- Andy Warhol from The Philosophy of Andy Warhol.
Some of the most interesting projects Warhol put together were his installations. When Warhol created one of these no detail was spared in the presentation of the images. His installations such as "Silver Clouds," above, which appears in The Warhol Museum, used the same repetition of images combined with a love of geometric form that could be found in his paintings, but the three dimensional possibilities of an installation where never neglected by Warhol. Most of his installations are designed for viewer interaction. When entering a room filled with silver clouds, giant Babe Ruth candy bars, or lined with his silk-screened boxes a viewer often had to walk though the display, breaking the audience barrier that the modernists placed on art when they committed it to public museums. In Warhol's art world there was no boundary between art and viewer, and he took special care so that the daring who transgressed the line and interacted with the art were not disappointed. One could touch and in fact sit on his sturdy silk-screened boxes, and The Warhol Museum will allow you to touch and play with "Silver Clouds." Though his most interactive installation by far was his "Invisible Sculpture." Warhol stood on Pedestal for a few minutes and then left, but here's the kicker, he incorporated motion devices so that anyone who violated the space of the "Invisible Sculpture," would set off an alarm.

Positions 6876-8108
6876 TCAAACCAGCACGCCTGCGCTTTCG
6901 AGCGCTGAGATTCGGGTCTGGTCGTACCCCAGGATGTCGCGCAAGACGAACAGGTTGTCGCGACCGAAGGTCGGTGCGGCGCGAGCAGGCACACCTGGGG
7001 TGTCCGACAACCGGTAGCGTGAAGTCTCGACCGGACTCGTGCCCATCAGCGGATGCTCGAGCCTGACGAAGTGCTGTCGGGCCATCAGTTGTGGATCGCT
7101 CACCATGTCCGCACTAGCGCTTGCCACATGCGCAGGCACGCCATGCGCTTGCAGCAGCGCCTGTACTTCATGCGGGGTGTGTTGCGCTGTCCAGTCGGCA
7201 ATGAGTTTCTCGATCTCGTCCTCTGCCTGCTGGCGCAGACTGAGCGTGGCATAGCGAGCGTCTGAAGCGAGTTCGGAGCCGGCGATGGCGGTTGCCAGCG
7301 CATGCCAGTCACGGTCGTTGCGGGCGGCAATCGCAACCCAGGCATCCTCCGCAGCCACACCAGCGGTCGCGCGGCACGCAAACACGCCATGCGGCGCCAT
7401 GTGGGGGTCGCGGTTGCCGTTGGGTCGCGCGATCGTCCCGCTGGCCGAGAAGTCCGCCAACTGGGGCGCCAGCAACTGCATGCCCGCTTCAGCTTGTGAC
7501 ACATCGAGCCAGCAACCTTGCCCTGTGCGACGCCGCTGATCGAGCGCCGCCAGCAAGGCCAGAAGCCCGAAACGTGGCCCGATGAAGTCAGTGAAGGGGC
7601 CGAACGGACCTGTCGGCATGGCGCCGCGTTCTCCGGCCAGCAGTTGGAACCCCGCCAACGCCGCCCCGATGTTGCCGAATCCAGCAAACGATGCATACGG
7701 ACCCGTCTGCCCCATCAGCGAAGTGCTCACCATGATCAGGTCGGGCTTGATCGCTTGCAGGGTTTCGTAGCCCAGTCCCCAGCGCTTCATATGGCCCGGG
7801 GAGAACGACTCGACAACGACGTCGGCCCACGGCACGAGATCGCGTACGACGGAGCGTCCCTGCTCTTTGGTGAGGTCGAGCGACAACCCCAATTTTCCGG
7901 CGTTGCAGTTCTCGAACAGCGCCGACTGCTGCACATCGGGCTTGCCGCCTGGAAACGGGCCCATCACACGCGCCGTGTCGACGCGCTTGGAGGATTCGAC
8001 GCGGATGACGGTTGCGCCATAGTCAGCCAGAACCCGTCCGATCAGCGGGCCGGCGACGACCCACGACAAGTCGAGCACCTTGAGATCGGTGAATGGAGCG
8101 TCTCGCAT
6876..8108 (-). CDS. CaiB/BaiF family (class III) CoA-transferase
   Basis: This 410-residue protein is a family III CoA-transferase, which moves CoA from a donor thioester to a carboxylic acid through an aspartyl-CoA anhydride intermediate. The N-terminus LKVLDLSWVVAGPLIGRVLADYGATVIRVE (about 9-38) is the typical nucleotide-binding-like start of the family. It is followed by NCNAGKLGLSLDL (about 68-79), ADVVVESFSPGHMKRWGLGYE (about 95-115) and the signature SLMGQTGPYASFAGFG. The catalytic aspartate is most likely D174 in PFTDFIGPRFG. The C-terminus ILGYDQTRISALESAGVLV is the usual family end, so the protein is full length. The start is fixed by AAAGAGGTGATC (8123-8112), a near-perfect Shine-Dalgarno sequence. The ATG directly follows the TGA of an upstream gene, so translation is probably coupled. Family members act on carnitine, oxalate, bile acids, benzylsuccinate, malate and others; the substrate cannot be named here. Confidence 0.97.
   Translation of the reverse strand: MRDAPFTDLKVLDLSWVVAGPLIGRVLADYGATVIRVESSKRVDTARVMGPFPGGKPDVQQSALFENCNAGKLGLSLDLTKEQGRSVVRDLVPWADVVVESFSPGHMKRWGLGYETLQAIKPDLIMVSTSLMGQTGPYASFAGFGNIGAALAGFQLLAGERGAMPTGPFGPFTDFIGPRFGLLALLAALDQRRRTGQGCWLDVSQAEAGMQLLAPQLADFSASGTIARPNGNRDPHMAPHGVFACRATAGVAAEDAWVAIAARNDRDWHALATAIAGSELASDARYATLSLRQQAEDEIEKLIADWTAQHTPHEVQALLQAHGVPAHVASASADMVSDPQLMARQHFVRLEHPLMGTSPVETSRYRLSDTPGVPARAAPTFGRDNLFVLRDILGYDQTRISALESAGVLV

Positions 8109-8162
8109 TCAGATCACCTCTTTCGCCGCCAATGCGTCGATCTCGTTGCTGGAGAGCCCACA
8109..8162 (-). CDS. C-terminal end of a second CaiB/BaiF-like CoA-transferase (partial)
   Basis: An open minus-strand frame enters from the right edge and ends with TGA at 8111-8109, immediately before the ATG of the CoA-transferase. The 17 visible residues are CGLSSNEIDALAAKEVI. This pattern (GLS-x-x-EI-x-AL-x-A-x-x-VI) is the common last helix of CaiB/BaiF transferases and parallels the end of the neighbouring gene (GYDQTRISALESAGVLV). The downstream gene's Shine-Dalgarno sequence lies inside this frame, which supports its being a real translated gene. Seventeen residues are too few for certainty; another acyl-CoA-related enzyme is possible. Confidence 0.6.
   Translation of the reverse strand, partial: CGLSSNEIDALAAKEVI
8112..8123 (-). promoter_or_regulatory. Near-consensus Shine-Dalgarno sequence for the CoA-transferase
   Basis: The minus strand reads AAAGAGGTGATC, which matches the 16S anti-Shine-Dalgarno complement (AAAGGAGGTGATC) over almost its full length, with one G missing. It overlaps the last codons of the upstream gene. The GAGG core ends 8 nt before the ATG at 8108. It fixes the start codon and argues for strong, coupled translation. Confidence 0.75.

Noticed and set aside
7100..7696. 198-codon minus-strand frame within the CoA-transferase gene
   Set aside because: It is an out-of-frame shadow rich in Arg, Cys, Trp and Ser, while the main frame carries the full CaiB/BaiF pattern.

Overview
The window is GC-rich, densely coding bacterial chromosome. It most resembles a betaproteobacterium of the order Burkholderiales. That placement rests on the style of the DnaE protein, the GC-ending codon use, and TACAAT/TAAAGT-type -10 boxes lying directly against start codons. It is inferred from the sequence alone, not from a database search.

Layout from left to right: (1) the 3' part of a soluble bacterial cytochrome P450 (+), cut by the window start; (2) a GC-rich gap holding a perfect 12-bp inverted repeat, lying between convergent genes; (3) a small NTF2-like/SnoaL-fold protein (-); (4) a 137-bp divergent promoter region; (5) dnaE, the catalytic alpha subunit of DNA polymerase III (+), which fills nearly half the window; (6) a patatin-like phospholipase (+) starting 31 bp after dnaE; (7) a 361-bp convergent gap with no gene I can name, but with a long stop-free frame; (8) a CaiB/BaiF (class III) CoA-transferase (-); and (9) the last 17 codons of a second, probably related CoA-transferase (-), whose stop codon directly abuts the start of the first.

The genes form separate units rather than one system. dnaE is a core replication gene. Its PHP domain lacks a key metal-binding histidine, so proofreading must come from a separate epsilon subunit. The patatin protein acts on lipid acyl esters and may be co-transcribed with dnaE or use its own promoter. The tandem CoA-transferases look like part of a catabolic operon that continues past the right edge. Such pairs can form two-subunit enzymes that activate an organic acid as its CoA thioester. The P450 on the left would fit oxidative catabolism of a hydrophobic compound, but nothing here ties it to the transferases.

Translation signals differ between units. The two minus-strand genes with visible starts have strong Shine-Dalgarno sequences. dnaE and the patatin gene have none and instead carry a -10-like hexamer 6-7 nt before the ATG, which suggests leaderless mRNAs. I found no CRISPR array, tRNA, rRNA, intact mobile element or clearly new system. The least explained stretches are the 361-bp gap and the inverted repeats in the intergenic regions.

His shows were always designed to impact, and Warhol filled every available space with the image he was hoping to represent when he did solo shows. He painted the walls and sometimes developed special wallpaper, in the case of the Maos, Cows, and Flowers in order to repeat the image even under his paintings. In 1968 he went so far as to cover the entire outside of Moderna Museet in Stolkhom with Cow wallpaper for the exhibition Andy Warhol.
Presentation played a large part in conveying Warhol's message. It is difficult to get the full impact of his dance steps paintings when they are reproduced vertically on paper. The true works, simple copies of dance step diagrams, where displayed horizontally so that the viewer would look down upon them as one could look upon the actual diagrams in a dance class. The sheer repetition of images that could be accomplished when every available surface was filled is shocking. A viewer could walk into a room and be surrounded by the same image colored differently and filled with an ever-increasing variety of tiny alterations to the image due to the silk-screening process. In the case of shadows, the paintings were placed so close together that from afar they seemed to bleed into each other creating a huge wall wrap. The attention to detail and the effect of repetition made the art spaces of Warhol almost as important as the art.